Claire Begalla ’24: Making Meaningful Art & Making Art Meaningful
Sometimes it’s the spur-of-the-moment stories that have the happiest endings.
That’s certainly the case for Claire Begalla ’24 and how she found Davidson. She and her family were traveling from her home in Deland, Florida, to the North Carolina mountains one Thanksgiving, and her grandmother suggested they stop at Davidson, as she knew it was “a very good school.”
“We didn’t have a reservation for a tour or anything like that, but we walked into the Admission Office and they were eager to show us around,” Begalla said. “It felt very welcoming. And, it was fall and beautiful, and I fell in love with campus.”
She remembers loving the E. Craig Wall Jr. Academic Center and the Katherine and Tom Belk Visual Arts Center the most—that’s “Wall” and “the VAC” to her—and she applied Early Decision and was accepted.
Begalla was barely settled in on campus her first year—still early on in the pandemic—when she was hired to work at the Smith/Van Every Galleries under the direction of Lia Newman. They were in need of someone to begin digitizing the permanent collection, and her deep love for photography and art in general made her an even more perfect hire than anyone probably realized at the time.
“I was the only intern allowed in the basement with all the art pieces, and I’d spend 10 hours a week down there, listening to podcasts and books on tape while photographing all the art,” she said. “I loved it then, and I still love working at the Galleries today.”
Begalla’s medium of choice is photography, and she finds ways to incorporate it into her double major of studio art and digital screen media studies, a major offered through the Center for Interdisciplinary Studies. She’s grateful for the ways her professors allow her to pursue her interests within the scope of class assignments.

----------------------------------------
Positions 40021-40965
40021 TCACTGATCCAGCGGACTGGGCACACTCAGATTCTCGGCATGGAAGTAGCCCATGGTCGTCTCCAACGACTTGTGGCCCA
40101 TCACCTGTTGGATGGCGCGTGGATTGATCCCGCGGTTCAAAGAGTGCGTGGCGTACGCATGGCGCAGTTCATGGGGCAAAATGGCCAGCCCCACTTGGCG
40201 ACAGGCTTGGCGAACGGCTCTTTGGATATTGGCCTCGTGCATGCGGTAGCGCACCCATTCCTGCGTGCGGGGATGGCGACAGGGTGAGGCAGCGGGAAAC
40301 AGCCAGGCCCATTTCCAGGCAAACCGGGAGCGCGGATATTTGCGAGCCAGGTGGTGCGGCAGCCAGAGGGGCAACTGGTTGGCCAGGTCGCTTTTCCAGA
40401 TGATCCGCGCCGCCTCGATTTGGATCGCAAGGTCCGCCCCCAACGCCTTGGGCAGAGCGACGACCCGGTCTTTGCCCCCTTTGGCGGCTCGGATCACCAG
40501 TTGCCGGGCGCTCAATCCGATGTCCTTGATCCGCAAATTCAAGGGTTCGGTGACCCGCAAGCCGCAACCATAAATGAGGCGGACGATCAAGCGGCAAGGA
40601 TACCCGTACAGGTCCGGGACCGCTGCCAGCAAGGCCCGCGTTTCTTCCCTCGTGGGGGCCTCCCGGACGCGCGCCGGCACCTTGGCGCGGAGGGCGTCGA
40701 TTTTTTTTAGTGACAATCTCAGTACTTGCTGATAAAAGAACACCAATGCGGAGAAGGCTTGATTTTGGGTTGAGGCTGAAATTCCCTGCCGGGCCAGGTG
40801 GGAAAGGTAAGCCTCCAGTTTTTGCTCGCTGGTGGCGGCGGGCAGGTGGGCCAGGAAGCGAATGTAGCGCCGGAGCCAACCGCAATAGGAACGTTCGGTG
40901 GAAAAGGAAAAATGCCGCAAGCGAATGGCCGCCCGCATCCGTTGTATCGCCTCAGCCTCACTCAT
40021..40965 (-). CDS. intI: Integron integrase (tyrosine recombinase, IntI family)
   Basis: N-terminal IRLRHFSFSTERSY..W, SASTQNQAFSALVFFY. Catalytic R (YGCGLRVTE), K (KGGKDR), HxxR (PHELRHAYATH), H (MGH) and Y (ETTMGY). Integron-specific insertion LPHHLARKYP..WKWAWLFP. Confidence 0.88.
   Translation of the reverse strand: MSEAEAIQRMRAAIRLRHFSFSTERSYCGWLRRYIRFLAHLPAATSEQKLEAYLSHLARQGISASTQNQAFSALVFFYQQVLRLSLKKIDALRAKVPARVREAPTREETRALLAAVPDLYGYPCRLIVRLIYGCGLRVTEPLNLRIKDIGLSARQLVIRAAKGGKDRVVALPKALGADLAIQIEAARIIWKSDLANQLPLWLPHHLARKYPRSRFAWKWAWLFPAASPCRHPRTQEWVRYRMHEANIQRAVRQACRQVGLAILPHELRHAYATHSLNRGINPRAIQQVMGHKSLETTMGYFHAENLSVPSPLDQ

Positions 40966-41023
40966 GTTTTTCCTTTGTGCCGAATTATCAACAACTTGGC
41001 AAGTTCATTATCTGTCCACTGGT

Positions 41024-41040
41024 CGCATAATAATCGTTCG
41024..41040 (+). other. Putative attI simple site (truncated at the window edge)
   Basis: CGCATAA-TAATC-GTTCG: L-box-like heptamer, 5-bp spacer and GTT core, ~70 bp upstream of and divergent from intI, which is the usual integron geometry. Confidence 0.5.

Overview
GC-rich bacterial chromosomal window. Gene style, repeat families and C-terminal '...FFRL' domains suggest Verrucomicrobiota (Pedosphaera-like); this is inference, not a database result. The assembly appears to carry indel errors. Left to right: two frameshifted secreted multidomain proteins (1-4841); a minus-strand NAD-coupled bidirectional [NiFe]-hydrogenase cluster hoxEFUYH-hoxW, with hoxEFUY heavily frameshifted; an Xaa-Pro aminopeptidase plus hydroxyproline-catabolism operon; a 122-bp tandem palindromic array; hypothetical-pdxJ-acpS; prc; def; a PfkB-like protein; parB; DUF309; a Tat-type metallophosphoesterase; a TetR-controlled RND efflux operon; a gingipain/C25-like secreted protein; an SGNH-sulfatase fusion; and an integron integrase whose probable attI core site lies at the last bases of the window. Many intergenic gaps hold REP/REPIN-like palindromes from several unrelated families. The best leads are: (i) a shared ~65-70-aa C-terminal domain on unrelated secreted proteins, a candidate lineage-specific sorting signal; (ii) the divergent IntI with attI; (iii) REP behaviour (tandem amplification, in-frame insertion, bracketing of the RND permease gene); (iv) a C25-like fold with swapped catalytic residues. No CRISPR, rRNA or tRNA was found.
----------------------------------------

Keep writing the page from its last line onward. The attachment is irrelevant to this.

Serving as a Davidson Arts & Creative Engagement (DACE) Fellow, Begalla has been able to stretch her musical muscles at Davidson, too. She plays the guitar and sings and is deeply passionate about supporting musicians.
“I helped organize a concert through DACE as the community outreach manager,” she said. “It was at Summit Coffee back in October, and we were able to bring some pretty big names to campus. I’m really proud of that.”
Begalla’s passion for all things arts is no surprise, as her three siblings are artists, too—her brother, a guitarist, producer and artist in Los Angeles, one sister, an indie folk artist in NYC and another sister, Begalla’s twin, who is proficient in sewing and painting and attends Agnes Scott College.
“I love to be creative and think on my feet,” she said. “It’s like when I have an idea and can work on something meaningful to me, I like to think about how I can make it meaningful to another person. How can I connect to others through something I create? No one is ever going to master their art, so I’m constantly challenged.”
Outside of academics, her fellowship and her on-campus job, Begalla nannies for a local family a couple of mornings a week, a welcomed change from day-to-day college life. It’s no surprise she brings art to the kids, both through crafts and sculpture visits on campus.
Following Davidson, Begalla hopes to pursue the curatorial world, possibly ending up in New York. That’s the leading option at the moment, but she hasn’t ruled out other avenues, mostly inspired by her family members, who have careers as therapists and teachers.
Whatever Begalla chooses for her next steps, she wants it to be hard but rewarding, just as Davidson has been.